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Editorials

  • Editorial: School taxes and feedback are important

    Local taxes can make up the majority of the funding — sometimes as much as half — that is available for our schools. With all the cuts in school funding on the state and national levels in recent years, and the general budget cutting that has been felt by all of us, local funding is a necessity. And that funding comes from our taxes.

    The Bardstown Independent Schools Board recently set a preliminary 4 percent increase in tax revenue over last year. This adds 1.7 cents per $100 property value, or $17 per $100,000.

  • Editorial: Meals from the Heart in need of volunteers to combat loneliness

    The Meals from the Heart feeding program — started earlier this summer  by the St. Vincent de Paul Ministries — has been an unbridled success, but now needs more volunteers to get prepared meals for homebound folks to their kitchens.

    Currently, 60 people are being served, but there is a waiting list of almost 20 more, and some of the original volunteers are being lost to the newly starting school year.

  • EDITORIAL: Our children don’t just learn in classrooms

    It’s that time of year again. Parents with children know it all too well. Those of us without them do, too.

    Back-to-school season is in full swing. The aisles of notebooks and crayons are overflowing in stores. The drop-off and pick-up lines are overflowing into morning and afternoon traffic.

  • EDITORIAL: It is important we preserve, not destroy, our history

    Anytime we lose a part of our precious local history, it’s a day of mourning. The recent acts of vandalism and arson at the Wickland property are sad reminders that some individuals, especially youth, don’t fully understand that their actions have lasting consequences for generations to come.

  • Editorial: Volunteers important to preserving history

    Nelson County is drenched in history, starting out as a frontier outpost before Kentucky even became a state. Its streets, cemeteries, backroads, museums, buildings and other structures — many of which were borne out of roots in the Catholic Church and the distilling industry — call out to residents and visitors alike with whispers of the past, making our home a destination spot for guests from all over the country and the world.

    But if it’s still going to be there in another 200 years, it must be protected.

  • Editorial: Beekeepers have it right about Kentucky Proud product labels

    Our Nelson County beekeepers have it right. The requirements needed to earn a Kentucky Proud label need to be tightened up by the Kentucky Department of Agriculture.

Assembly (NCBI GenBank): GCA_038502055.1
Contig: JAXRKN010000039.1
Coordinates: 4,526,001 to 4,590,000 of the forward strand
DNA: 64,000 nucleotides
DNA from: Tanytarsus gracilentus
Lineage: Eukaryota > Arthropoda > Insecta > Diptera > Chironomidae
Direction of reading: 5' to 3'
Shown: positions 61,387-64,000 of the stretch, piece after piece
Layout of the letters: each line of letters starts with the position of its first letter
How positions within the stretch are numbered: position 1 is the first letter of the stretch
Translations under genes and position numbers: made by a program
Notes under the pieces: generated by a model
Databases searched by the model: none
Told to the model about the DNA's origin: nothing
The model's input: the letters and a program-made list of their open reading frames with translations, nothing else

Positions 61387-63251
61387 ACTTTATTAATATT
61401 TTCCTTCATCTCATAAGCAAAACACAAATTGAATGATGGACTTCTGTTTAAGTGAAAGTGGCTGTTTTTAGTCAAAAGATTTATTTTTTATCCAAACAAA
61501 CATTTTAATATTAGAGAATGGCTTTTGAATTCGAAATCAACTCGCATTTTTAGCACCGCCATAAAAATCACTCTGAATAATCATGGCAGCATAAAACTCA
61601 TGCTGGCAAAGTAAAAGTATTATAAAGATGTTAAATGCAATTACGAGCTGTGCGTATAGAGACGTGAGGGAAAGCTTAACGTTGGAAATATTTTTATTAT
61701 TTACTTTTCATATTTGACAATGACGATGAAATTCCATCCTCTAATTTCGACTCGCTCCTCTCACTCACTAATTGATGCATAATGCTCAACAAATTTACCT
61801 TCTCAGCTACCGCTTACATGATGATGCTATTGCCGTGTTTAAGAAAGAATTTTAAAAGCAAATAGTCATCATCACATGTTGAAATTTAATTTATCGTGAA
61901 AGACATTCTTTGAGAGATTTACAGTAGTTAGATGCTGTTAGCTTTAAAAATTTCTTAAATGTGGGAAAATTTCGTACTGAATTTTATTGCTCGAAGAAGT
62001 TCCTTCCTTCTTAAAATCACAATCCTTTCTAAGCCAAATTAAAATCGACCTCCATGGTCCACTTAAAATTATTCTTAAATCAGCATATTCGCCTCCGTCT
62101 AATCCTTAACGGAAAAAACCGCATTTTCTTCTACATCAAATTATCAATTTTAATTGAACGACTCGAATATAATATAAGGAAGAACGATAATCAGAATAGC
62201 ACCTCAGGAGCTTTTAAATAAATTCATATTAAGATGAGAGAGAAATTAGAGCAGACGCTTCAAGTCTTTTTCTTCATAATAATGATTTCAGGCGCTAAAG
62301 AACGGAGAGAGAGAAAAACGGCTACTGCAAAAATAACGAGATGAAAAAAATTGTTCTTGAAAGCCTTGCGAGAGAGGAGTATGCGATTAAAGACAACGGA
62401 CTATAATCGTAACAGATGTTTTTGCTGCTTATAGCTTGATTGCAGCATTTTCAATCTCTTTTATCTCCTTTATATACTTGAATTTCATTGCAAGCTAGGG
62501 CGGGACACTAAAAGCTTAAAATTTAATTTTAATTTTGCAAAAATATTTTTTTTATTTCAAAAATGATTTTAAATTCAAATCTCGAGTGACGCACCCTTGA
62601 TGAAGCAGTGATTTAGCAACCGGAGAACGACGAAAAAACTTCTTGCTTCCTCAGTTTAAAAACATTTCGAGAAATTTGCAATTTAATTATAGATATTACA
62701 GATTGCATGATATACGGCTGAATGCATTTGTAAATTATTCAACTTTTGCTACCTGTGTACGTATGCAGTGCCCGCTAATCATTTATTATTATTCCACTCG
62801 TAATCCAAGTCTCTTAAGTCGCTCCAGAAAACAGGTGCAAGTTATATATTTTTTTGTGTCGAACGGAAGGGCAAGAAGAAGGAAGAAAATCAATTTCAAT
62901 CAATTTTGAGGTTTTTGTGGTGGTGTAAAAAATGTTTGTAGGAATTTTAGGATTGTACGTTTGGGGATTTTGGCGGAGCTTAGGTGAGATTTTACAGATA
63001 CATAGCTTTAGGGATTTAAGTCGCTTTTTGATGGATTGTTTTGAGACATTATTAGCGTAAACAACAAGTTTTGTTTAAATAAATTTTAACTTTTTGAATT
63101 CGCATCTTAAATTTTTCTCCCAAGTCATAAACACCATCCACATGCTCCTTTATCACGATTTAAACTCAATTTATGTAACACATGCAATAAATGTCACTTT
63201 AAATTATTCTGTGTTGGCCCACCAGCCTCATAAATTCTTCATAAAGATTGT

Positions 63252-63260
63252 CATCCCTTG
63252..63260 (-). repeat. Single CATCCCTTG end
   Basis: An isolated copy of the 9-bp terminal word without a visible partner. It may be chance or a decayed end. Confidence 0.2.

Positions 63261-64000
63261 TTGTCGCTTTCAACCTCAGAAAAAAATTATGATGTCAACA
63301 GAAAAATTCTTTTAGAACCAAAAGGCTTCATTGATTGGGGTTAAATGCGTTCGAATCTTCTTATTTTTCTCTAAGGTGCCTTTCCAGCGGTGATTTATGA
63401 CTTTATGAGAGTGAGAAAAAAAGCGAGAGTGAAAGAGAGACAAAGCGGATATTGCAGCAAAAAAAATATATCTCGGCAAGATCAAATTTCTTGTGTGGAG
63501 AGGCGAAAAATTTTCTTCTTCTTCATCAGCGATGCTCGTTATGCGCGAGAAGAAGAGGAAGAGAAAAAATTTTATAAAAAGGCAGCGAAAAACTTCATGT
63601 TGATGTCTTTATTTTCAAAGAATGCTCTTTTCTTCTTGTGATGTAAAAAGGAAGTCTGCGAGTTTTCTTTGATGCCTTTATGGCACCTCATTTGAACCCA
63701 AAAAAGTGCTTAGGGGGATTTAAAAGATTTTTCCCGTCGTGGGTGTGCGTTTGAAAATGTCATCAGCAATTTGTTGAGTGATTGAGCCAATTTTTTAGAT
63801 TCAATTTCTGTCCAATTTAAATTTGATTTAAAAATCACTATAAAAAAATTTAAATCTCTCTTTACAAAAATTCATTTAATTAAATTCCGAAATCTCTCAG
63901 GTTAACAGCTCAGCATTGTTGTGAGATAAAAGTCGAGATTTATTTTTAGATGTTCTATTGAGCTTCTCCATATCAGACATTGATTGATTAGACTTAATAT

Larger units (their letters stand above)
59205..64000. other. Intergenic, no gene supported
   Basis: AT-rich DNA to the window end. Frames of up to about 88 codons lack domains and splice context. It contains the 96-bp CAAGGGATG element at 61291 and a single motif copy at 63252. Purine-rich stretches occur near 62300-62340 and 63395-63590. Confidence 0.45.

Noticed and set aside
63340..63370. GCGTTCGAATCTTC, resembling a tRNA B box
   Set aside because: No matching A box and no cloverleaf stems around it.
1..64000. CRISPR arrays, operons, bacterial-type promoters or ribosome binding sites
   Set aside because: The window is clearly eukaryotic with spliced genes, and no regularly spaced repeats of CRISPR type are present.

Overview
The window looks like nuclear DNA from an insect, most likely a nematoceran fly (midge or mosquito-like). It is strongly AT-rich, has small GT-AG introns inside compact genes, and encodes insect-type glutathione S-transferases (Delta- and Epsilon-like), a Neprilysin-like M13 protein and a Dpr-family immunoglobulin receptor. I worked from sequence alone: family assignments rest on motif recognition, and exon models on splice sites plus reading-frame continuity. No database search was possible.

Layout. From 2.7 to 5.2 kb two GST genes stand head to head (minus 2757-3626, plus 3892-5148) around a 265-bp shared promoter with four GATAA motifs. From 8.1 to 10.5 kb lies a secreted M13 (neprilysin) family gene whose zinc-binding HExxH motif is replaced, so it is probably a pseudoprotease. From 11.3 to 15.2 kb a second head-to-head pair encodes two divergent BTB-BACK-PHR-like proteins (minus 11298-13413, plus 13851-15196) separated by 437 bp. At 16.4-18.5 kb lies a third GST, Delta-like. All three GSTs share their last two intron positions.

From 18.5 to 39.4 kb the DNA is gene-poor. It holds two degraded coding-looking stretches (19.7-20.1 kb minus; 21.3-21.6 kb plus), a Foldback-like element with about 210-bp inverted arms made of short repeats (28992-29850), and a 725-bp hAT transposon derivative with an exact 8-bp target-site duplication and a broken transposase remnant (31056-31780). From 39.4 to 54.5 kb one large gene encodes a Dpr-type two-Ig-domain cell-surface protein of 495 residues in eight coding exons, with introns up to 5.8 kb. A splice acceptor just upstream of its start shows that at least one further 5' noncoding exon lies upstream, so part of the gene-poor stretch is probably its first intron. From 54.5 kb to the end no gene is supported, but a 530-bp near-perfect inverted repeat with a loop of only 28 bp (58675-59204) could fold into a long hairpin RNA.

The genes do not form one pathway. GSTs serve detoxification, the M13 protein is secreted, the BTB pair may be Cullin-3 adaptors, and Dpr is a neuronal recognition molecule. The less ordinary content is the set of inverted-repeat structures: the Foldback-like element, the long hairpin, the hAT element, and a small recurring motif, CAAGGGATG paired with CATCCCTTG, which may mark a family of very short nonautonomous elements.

The regulations, as currently written, allow such a marketing label to be affixed to a product, such as a jar of honey, when it has been “processed” in Kentucky. This means a barrel of honey can be imported from China, rebottled in smaller containers in an Ashland processing factory, then be granted a Kentucky Proud sticker.

  • Editorial: Isaiah House is saving lives, growing to meet needs

    Isaiah House is the largest faith-based or “Christ-centered” drug treatment and rehab program in Kentucky and serves the entire state.

    The mission of the program is “to provide the best possible addiction treatment care” for clients and their families. Isaiah House is not just a religious mission. It is a state-licensed alcohol and other drug entity and a state-licensed behavioral health service organization. It is also one of the few treatment centers in the state to achieve national accreditation by the Kentucky Joint Commission.

  • EDITORIAL: Isaiah House is saving lives, growing to meet needs

    Isaiah House is the largest faith-based or “Christ-centered” drug treatment and rehab program in Kentucky and serves the entire state.

    The mission of the program is “to provide the best possible addiction treatment care” for clients and their families. Isaiah House is not just a religious mission. It is a state-licensed alcohol and other drug entity and a state-licensed behavioral health service organization. It is also one of the few treatment centers in the state to achieve national accreditation by the Kentucky Joint Commission.

  • Editorial: Local NAACP chapter aims to protect equality for all

    After 12 years, Nelson County once again has a branch of the National Association for the Advancement of Colored People. And a good case can be made that its local rebirth is a result of a perception by many that the country is going the wrong direction concerning voter rights.

    The Rev. Jewel Brock, who was elected last week as president of the branch, says that is why he decided to get involved although he is not a joiner.

  • Editorial: With Orr out, new superintendent will have work to do